Consumer Math Field Trip to Real World Experiences
March 14, 2019
On March 7, a great majority of the senior class took part in a consumer math field trip to a local car dealership and apartment complex in order to further their understanding of real-world math.
Department head Rick Meinl and consumer math teacher Eric Updegrove came up with the idea for the field trip as a way to continue to make consumer math realistic for students.
As such, Updegrove explained: “Recently, a lot of former students have reached out and discussed with me about how lucky they were to of taken the class and metnioned that the two biggest things, thus far, that they have dealt with were buying a new vehicle and renting. I felt that these were the most likely real world experiences that they would have to encounter on their own and wanted to make sure that they got to hear from people in that world and not just take my word for it.”
Approximately 75 seniors took part in the field trip; math teachers James McDonald and Updegrove divided the students into two groups for the day’s trip to make the time at each location more meaningful.
Half of the students began their trip at Lehman Volvo Cars of York. Here, consultant Wayne Staib walked the lot with students explaining how the labels on each car worked.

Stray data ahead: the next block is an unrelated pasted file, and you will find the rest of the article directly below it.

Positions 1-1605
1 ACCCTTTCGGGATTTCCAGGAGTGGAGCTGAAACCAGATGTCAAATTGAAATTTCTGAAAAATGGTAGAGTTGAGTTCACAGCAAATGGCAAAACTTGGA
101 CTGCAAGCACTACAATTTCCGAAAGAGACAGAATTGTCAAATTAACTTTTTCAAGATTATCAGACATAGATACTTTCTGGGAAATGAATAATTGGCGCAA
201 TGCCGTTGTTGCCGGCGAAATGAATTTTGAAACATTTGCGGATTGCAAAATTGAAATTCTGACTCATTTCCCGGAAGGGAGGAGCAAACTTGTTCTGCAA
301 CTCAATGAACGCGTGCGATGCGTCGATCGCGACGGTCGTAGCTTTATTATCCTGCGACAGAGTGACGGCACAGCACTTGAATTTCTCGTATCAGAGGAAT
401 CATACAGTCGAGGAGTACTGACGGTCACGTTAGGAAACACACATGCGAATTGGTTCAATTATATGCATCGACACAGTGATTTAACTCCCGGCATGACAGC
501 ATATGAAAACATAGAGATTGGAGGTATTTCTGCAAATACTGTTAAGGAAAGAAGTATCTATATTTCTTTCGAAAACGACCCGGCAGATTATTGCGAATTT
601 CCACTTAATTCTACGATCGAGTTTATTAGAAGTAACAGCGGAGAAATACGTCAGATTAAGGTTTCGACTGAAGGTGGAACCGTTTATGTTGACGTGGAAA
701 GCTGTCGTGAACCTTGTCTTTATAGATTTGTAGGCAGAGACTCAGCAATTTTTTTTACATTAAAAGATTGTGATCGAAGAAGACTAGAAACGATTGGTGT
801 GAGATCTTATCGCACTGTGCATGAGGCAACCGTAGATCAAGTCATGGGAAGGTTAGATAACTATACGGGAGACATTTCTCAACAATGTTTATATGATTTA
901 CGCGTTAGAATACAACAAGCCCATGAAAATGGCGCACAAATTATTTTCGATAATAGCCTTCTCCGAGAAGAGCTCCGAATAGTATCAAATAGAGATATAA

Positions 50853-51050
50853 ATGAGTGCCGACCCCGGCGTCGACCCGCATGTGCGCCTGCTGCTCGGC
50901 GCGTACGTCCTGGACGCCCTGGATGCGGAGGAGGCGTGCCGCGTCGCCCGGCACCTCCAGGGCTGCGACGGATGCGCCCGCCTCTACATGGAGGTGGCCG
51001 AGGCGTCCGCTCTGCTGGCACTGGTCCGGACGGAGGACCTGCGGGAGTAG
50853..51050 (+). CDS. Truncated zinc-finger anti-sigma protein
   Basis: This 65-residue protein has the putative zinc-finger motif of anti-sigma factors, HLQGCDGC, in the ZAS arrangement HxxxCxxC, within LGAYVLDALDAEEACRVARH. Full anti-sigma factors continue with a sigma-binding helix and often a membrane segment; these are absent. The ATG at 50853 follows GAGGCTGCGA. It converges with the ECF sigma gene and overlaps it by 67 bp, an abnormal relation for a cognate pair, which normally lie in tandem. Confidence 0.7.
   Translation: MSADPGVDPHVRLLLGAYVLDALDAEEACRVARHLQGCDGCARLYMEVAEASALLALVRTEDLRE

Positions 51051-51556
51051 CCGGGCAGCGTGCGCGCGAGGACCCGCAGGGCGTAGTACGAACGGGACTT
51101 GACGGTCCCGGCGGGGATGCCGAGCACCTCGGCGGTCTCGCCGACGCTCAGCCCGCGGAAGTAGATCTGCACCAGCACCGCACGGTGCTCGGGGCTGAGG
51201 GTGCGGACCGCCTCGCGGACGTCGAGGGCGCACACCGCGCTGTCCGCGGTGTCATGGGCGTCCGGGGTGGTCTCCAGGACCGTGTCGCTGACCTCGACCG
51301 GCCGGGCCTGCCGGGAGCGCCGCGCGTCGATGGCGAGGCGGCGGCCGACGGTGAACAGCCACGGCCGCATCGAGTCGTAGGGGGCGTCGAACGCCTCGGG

He pointed out that the labels provide the necessary information to understand the make and model of the vehicle, fuel efficiency, price, and warranty.
After walking the lot, Staib took students to a small conference room where he presented them with a slideshow, water bottles, and bags of potato chips.
Staib began by explaining the functions of each employee at a dealership and how dealerships operate on a daily basis.
“I learned that at the car dealership, [consultants] only really get paid when they sell cars. The more cars they sell, the bigger their bonus,” said senior Kirsten Lane.
Then, as a consultant, he taught students the sales process. He explained that all sales consultants must have product knowledge of their vehicles, and he explained that Volvo offers lots of training to make sure each employee is well-versed on each car that Volvo makes.
After this, Staib focused his presentation on how a person buys a car and what they should be prepared for. He suggested that a student have 10-20 % cash to put down on any car they wish to purchase.
He also stressed the importance of good credit, as lenders will not loan money to a student without credit or poor credit.
He encouraged students to become familiar with the make and model of the car they wish to buy, that way they know how much is fair to offer when negotiating, which he also offered some tips for.
“I learned that there is a lot to go into buying a car,” said soccer player Elizabeth Pistoria.
He also informed students about the different sales types, such as leasing and subscription.
If a person wishes to lease, or “rent” a car for a year, they pay a monthly fee but must keep the car under 10 – 15, 000 miles (depending on the dealership) and in good condition.
Subscription is a new form of sales, where you pay a monthly fee but get total car coverage. Staib likened it to an i-Phone purchase. Like most subscriptions, the benefit of this, is you can cancel any time. More information can be found here.
At Volvo, they call it “Care” and it includes everything from insurance, repair, and mileage forgiveness.